Thank you for clarifying.
If you’re paying the title company or an attorney, it’s not in that.
Normally, when I’ve done owner-financed notes or wraps, we don’t even charge points to the end buyer as long as they’ve got a big enough down payment or whatever threshold Landon has set. Whoever has got the most money when we do these things, he’s the one with the boots on the ground doing it.
Ninety-nine percent of the lenders do not charge origination fees.
We’re trying to help someone who’s unmortgageable get into a house with a mortgage. Let’s roll back here. I’m curious and know I can Google all this. I tried to Google what the prime is but I didn’t get the prime rate is what I’m looking for. I was trying to search the prime rate now.
I usually go to Bankrate.com. It will say conventional, FHA, VA, and all of that stuff if you just do a conventional loan. It’s typically right around 3.5%. Now, the interest rates are super low. You might see 3.2%. It goes for the week. Every week, it changes. It’s hard for us to charge higher interest rates. We’re about at 9.25% since we don’t know what the future holds and when these interest rates will start rising again because we used to be at 9.99% or 10%. We’re struggling with that because of the low prime rate. What I would suggest is to do a five-year ARM, Adjustable-Rate Mortgage, so that you don’t have to guess what’s going to happen in five years. You can start off at whatever it is now and then you say, “In five years, I’m going to add the 6.5% to prime, whatever the prime is at that point.” As interest rates start going up, so does yours as well. You’re going to be with the market. You’re not going to be left behind. As interest rates go up and your threshold is up to 13%, you’re kicking yourself. It’s another way to protect yourself when it comes to interest rates.
Correct me if I’m wrong. In Texas as the consumers, you got to be under 10% or no higher than 10%?
It’s based on the 6.5% plus time.
Back to the consumer side of things, DTI, Debt-To-Income. I like to give people quick stuff like, “Average guy or lady on the street wants to buy a house.” What kind of DTI do they need?
For quick, fast numbers, I would always say 50%. Say, “How much money do you make? The 1% rule for the payment is a good tool for you.” I always say, “One percent of the sales price is typically your mortgage payment that includes taxes, insurance, servicing fees, and everything.” If you use 1% of your sales price, then that will give you what your estimated payment would be. It’s easy numbers. If you have a $100,000 house, your payment is going to be $1,000. Maybe that’s a bad scenario. If you have a $200,000 house, your payment is going to be $2,000 a month. That person has to make $4,000 monthly to afford that payment. You’re out in the field, walking the property with a client for fast, quick numbers that you can put in your head, say anything under 50% would qualify the buyer. I do recommend it to be under 48%, but we’ll get technical once we get all their proof of income and find out what other stuff they have going on.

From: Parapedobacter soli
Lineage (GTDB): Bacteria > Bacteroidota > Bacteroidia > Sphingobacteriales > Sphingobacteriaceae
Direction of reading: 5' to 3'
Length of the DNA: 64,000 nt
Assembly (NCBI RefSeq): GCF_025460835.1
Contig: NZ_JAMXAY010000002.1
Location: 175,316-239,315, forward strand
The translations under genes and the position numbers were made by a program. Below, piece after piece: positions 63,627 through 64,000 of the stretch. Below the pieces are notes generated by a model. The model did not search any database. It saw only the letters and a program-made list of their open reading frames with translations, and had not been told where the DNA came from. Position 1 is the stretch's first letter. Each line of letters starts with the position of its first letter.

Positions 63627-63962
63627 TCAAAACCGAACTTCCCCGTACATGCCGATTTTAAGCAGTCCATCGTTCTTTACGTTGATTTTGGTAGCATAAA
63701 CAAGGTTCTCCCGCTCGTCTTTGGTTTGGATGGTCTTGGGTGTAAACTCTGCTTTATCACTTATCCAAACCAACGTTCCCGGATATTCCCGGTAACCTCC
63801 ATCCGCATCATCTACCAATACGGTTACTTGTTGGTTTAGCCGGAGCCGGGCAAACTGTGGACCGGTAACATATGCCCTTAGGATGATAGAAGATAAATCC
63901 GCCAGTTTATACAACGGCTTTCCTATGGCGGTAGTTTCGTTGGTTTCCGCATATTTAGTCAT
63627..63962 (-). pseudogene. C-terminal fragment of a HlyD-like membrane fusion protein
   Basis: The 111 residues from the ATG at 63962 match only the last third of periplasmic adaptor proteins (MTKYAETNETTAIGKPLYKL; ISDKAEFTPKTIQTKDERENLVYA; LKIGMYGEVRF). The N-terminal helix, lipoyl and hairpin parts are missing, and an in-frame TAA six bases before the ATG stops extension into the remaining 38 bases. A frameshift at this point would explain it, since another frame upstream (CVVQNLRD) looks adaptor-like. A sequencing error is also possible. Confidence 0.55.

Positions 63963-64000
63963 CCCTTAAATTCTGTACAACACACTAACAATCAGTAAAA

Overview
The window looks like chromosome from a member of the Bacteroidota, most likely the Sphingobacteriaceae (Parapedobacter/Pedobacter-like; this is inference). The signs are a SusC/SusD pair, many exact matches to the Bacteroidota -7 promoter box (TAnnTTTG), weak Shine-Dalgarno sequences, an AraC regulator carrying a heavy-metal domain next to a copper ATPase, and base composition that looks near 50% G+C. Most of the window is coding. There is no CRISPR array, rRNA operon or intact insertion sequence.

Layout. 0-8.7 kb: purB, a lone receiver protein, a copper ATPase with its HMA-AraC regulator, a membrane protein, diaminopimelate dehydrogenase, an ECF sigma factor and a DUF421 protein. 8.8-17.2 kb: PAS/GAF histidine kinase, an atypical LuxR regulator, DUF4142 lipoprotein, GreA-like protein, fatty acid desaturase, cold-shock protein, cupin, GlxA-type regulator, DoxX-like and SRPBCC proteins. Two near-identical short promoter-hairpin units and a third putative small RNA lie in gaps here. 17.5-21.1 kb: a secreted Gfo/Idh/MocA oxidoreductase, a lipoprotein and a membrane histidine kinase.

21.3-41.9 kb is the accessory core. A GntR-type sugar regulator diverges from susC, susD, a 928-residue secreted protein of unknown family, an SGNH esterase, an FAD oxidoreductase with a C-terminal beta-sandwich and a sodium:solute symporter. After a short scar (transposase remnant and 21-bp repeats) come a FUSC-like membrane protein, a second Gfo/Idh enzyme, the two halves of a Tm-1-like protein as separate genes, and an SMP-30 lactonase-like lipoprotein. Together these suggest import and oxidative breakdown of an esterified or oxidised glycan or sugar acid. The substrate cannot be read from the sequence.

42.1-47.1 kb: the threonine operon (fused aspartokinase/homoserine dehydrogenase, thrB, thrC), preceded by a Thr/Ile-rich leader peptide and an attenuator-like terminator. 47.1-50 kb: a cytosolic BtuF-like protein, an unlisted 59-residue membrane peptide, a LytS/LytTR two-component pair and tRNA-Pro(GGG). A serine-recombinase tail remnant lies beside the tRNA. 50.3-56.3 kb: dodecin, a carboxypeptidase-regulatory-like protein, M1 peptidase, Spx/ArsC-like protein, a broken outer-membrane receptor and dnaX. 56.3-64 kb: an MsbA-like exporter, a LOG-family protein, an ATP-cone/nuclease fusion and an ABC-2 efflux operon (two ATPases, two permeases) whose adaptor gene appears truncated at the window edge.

The only thing I’ve seen that blows anybody out of the water when it comes to DTI is going to be somebody that has a large car payment. Sometimes, buyers will get into a bad car loan. Maybe their car loan is as much as their mortgages, like $850 or $1,000. Those are the only scenarios that will blow them out of the water. Typically, if you use that formula, that’s an easy, quick formula while you’re out in the field. It’s easy to say, “This person is a good candidate to purchase this house,” but if someone comes to you and says, “I only make $1,000 a month,” that’s not going to work.
We could go down a lot of rabbit holes here, but there’s one thing I wanted to touch on before we wrap up. When I met you, RMLO is what you use. Now, Texas Pride Lending, you guys are offering doc prep and everything an owner-financed investor needs. Tell me about your brokering. Let’s get into that because I know a lot of people want to lend in Texas. The people who call me were like, “What am I investing in?” I was like, “I’m not brokering and going through all the deals. I’m happy to do that for a fee and provide an opinion all day long, but I don’t broker.” Tell me about Texas Pride Lending’s brokering.
We have clients that will come to us with a property and they’ll say, “I want to purchase this property. I have my 20% down.” We’ve qualified them. They qualify. Everything is great. We have a buyer, property, and deal. We need the funding. If there is somebody that wants to place their money, then they don’t have to go to do the acquisition, rehab, or find the buyer. We’ve already done all of that and have everything set in place. Everything is done, negotiated contracts and everything. We bring it to that private investor who wants to place their money. We say, “These are the loan terms. Here’s the underwriting package. This is what the buyer looks like. This is the property. We have appraisals. Everything in line.” You take a look at it and say, “I like the deal,” then you can take that note.